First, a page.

I had to tell them. Tell Susie’s widowed mother, in her eighties, that her daughter was going to die. Tell my two daughters, 19 and 24 years old, that their mum was going to die. Tell myself that my life long lover and companion, who I had known for 33 years, was going to die.
Try to understand.
Although on reflection trying to understand was all a bit beside the point.
It was more a question of simply trying to cope. Cope with the endless crises that the tumour used to throw us into with what felt sometimes like deliberate malice.
The utterly unpredictable changes of awareness and personality and mood.
Keep organising the circle of astonishing kind friends who would undertake to be with her. Because she needed someone to be with her all the time.
To keep buying the groceries, cooking the meals, doing the washing. Trying to keep the house clean. Trying to keep life going in the midst of it all.
It wasn’t just a time of grief and torment: at the beginning, especially, every new day of life felt like a gift.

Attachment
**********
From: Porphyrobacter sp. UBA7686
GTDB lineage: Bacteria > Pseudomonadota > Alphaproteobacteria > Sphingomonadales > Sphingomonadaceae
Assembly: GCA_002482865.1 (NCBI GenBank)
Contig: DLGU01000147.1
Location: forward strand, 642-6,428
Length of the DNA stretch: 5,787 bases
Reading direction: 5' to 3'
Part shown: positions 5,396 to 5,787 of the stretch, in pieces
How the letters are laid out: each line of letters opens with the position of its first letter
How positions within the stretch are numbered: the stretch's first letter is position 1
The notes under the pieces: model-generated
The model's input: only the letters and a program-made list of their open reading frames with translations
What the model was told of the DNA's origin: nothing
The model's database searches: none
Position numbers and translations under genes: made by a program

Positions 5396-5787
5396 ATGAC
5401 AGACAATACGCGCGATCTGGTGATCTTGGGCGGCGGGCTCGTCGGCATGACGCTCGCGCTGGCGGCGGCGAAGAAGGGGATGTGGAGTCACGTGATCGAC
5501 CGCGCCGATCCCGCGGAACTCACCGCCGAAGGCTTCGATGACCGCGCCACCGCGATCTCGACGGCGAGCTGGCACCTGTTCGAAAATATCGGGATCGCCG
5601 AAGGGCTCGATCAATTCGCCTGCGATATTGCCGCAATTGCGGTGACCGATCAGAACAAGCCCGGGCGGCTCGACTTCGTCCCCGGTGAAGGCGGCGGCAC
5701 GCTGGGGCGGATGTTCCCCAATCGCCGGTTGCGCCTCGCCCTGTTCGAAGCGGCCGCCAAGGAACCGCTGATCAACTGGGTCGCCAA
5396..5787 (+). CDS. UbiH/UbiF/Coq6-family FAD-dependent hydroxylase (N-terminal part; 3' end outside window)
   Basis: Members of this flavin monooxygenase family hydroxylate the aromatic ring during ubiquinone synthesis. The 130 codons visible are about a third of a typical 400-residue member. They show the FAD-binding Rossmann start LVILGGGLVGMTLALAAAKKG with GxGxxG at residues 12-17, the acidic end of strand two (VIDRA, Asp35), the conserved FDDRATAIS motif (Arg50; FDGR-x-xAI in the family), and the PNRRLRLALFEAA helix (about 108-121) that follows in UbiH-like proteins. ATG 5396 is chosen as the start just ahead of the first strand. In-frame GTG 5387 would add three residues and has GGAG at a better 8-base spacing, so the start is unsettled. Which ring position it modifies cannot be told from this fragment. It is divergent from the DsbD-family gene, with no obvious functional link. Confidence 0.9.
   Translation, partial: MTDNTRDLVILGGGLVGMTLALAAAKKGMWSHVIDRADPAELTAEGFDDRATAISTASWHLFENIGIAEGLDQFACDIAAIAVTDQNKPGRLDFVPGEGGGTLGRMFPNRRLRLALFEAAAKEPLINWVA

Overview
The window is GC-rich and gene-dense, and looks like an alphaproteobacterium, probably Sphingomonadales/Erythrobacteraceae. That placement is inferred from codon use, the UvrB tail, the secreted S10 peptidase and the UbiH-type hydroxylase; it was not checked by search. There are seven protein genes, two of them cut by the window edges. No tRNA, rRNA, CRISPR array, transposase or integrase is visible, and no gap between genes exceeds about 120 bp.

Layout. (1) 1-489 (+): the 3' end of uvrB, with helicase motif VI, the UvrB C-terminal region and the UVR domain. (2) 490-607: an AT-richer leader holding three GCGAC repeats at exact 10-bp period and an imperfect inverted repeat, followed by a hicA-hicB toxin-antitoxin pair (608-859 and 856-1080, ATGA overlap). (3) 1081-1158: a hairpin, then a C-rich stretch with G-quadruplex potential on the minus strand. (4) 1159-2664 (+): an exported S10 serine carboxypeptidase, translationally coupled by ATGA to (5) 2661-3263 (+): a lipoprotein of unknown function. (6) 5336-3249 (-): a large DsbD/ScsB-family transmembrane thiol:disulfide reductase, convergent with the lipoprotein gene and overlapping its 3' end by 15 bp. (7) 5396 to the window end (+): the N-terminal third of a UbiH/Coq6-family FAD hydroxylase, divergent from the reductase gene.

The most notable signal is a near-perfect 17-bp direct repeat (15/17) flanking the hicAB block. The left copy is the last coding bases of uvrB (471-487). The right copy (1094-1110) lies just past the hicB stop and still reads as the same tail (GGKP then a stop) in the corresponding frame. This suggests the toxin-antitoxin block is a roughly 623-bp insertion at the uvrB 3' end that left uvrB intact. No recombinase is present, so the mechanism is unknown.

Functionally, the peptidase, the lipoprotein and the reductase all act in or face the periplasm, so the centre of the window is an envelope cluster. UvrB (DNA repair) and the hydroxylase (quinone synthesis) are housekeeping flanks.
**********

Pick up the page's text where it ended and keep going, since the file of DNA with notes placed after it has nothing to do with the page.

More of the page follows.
There were times of wild joy and deep happiness.
But it was as if the shadow they found that night in the hospital grew larger and deeper and blacker. As the effort to organise the daily trip to the hospital for radiotherapy seemed to become more and more intense. Radiotherapy whose effects no-one could predict, that seemed more and more like a gesture to ward off hopelessness.
As she suddenly one night entered status epilepticus – one fit succeeding the other without any understanding of why or how they could ever be stopped.
The tumour, I read somewhere, did not so much destroy the cells of the brain itself as the connections between its various centres: and more and more her mind seemed to be like a giant wheel spinning out of connection and control.